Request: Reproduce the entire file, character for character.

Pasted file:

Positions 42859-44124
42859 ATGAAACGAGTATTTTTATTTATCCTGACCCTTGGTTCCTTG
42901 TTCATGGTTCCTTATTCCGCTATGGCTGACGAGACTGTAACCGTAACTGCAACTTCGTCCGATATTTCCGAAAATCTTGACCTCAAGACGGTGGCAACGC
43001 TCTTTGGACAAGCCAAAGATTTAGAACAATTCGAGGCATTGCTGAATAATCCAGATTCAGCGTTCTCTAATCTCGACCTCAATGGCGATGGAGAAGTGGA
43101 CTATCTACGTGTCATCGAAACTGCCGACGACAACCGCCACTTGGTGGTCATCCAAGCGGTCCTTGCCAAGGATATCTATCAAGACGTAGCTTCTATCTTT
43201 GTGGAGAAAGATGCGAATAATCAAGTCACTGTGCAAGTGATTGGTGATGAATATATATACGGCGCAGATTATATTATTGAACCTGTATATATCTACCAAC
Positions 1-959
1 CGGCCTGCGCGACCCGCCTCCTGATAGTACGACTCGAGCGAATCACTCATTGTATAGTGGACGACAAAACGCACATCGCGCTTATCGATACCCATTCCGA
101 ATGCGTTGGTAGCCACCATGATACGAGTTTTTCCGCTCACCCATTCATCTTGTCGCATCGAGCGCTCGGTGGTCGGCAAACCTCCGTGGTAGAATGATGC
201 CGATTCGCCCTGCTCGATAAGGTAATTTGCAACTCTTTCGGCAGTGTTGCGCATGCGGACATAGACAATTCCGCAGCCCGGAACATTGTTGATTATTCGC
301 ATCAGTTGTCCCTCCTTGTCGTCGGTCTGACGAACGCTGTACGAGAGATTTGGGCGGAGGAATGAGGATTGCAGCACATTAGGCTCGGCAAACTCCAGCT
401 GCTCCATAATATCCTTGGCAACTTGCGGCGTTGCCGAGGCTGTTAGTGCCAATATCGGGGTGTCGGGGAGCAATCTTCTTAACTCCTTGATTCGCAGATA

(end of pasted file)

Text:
Positions 42859-44124
42859 ATGAAACGAGTATTTTTATTTATCCTGACCCTTGGTTCCTTG
42901 TTCATGGTTCCTTATTCCGCTATGGCTGACGAGACTGTAACCGTAACTGCAACTTCGTCCGATATTTCCGAAAATCTTGACCTCAAGACGGTGGCAACGC
43001 TCTTTGGACAAGCCAAAGATTTAGAACAATTCGAGGCATTGCTGAATAATCCAGATTCAGCGTTCTCTAATCTCGACCTCAATGGCGATGGAGAAGTGGA
43101 CTATCTACGTGTCATCGAAACTGCCGACGACAACCGCCACTTGGTGGTCATCCAAGCGGTCCTTGCCAAGGATATCTATCAAGACGTAGCTTCTATCTTT
43201 GTGGAGAAAGATGCGAATAATCAAGTCACTGTGCAAGTGATTGGTGATGAATATATATACGGCGCAGATTATATTATTGAACCTGTATATATCTACCAAC
Positions 1-959
1 CGGCCTGCGCGACCCGCCTCCTGATAGTACGACTCGAGCGAATCACTCATTGTATAGTGGACGACAAAACGCACATCGCGCTTATCGATACCCATTCCGA
101 ATGCGTTGGTAGCCACCATGATACGAGTTTTTCCGCTCACCCATTCATCTTGTCGCATCGAGCGCTCGGTGGTCGGCAAACCTCCGTGGTAGAATGATGC
201 CGATTCGCCCTGCTCGATAAGGTAATTTGCAACTCTTTCGGCAGTGTTGCGCATGCGGACATAGACAATTCCGCAGCCCGGAACATTGTTGATTATTCGC
301 ATCAGTTGTCCCTCCTTGTCGTCGGTCTGACGAACGCTGTACGAGAGATTTGGGCGGAGGAATGAGGATTGCAGCACATTAGGCTCGGCAAACTCCAGCT
401 GCTCCATAATATCCTTGGCAACTTGCGGCGTTGCCGAGGCTGTTAGTGCCAATATCGGGGTGTCGGGGAGCAATCTTCTTAACTCCTTGATTCGCAGATA